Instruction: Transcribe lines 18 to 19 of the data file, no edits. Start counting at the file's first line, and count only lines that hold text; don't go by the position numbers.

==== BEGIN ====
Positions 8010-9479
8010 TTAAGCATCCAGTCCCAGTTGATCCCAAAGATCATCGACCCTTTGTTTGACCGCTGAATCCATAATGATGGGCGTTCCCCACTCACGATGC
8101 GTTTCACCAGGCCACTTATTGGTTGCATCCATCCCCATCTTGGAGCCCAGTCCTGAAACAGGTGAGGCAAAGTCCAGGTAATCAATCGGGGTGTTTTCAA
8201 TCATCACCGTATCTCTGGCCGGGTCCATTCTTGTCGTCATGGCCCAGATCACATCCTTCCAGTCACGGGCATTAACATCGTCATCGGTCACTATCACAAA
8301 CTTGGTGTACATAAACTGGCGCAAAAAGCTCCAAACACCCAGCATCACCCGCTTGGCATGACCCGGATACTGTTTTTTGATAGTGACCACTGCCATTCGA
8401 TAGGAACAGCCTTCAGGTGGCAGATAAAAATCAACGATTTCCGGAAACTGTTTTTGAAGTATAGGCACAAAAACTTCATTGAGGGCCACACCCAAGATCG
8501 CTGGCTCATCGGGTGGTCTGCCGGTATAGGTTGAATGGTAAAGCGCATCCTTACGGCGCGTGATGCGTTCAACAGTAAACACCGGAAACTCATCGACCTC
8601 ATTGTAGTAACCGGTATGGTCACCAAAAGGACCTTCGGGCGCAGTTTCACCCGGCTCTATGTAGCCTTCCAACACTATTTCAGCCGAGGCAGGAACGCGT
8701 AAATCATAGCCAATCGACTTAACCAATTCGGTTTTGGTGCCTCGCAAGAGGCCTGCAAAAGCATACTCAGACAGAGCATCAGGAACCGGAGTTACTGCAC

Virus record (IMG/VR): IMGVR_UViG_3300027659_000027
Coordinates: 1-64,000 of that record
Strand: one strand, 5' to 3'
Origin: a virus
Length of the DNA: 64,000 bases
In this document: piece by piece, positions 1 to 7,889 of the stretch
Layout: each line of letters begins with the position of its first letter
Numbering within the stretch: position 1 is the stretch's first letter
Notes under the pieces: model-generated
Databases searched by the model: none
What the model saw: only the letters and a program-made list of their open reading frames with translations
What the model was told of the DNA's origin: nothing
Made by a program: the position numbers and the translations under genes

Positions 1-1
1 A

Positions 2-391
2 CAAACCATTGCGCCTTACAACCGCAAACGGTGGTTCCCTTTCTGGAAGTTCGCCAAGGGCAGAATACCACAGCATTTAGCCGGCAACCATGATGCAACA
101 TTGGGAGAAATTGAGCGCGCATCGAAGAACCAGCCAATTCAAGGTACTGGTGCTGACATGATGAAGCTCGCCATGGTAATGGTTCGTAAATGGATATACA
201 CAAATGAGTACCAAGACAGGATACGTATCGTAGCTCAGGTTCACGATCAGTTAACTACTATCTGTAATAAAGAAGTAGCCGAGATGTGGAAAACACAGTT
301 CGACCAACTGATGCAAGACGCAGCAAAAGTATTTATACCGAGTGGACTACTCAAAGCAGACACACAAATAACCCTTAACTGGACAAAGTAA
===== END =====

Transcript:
Notes under the pieces: model-generated
Databases searched by the model: none